RWC2023: Fijians survive tough battle but yet to confirm quarterfinal spot

Vinaya Habosi of Fiji celebrates scoring
Vinaya Habosi of Fiji celebrates scoring his team's second try with teammates Selestino Ravutaumada and Temo Mayanavanua. Image: Getty/RNZ Pacific

By Iliesa Tora, RNZ Pacific sports journalist in Bordeaux

The Flying Fijians survived a scare and hung on to win 17-12 against a spirited Georgia in Bordeaux on Sunday morning, giving them hope of a quarterfinal spot at the Rugby World Cup in France.

Having trailed 9-0 at halftime, the Fijians scored two tries in the second half through captain Waisea Nayacalevu and replacement winger Vinaya Habosi.

Georgia gave everything they had and held their own against their much-fancied opponents, even charging for the tryline in the dying minutes of the game.

More than 42,000 fans could not have asked for a better game as the two teams battled it out on the field.

Both sides had predicted a tough clash.

It turned out to be that way — Georgia dominated the first half, Fiji came back in the second.

Head coach Simon Raiwalui said they lost the plot in the second half and the message was for the team to get back to the basics and play their own game.

‘On the back foot’
“All credit to Georgia, they played really well in the first half. We were a bit on the back foot, we didn’t help ourselves with the basics,” he told the media after the game.

“It was a bit of getting back to basics, we were giving too much ball away in contact. I think we were lucky to [only] be down 9-0 at half-time. It was real tight to the end.

“We said let’s get back to the basics. Get an advantage line, hold the ball and put some pressure back on them.”

Raiwalui said he was not looking too far beyond Portugal next week and they would review the game.

“I am really just worried about Portugal coming up, we have to take care of business,” he said.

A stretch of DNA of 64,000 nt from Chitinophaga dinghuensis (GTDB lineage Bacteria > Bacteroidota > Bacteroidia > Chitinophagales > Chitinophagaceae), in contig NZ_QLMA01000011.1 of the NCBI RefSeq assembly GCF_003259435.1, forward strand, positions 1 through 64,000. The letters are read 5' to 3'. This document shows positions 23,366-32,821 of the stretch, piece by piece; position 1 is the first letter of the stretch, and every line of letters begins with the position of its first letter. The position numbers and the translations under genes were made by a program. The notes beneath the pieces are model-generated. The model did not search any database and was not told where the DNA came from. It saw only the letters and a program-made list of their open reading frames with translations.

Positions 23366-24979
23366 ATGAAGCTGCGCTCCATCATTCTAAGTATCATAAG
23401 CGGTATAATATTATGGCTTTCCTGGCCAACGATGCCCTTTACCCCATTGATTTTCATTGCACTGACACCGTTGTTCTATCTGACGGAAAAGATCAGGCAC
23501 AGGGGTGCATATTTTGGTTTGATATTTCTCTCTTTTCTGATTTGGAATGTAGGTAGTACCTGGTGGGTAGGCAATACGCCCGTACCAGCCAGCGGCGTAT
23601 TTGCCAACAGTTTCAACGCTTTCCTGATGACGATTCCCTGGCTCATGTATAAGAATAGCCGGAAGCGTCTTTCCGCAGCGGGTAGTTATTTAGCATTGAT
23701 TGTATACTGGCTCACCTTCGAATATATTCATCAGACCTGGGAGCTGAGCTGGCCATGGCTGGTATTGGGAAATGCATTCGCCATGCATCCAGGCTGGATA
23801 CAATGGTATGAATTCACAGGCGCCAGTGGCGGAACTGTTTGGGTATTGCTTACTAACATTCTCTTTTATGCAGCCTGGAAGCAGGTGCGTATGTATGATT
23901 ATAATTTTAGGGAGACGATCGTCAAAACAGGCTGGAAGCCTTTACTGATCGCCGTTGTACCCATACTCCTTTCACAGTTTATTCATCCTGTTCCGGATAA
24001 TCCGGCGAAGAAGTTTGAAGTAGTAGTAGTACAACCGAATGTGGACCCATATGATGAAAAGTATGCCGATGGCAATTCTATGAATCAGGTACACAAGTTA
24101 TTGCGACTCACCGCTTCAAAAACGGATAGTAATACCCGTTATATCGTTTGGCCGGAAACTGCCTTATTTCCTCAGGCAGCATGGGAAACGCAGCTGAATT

“Prepare well and put on a performance. If we look too far beyond that we are going to slip over.

“Georgia played well, they were very clinical in the first half, their forwards were very strong and their back three were very dangerous on the counter-attack.

‘Chased too much’
“The good thing about this team, in the past we may have chased the game too much. This team, behind the leadership of Waisea [Nayacalevu], wasn’t a tidy game but came away with the result.”

Nayacalevu said he kept telling the players to keep fighting when they were down.

“Today we didn’t perform to the best of our ability, credit to Georgia. Coming into this week, we knew Georgia would come with physicality and speed,” he said.

“First half we made a lot of mistakes, I told the boys to keep fighting, next job. Second half we executed a few plays, stuck in the fight and we got the result.

“What game! My feelings, I’m pretty exhausted. The game was tough, shout out to Georgia for a tough game today.

“I am proud of the boys, what a team effort today we didn’t slack off, we kept fighting. I told the boys we have to keep fighting. For the record, we want to be a history-making team and that is our goal. We will take it step by step.”

Georgia led at half-time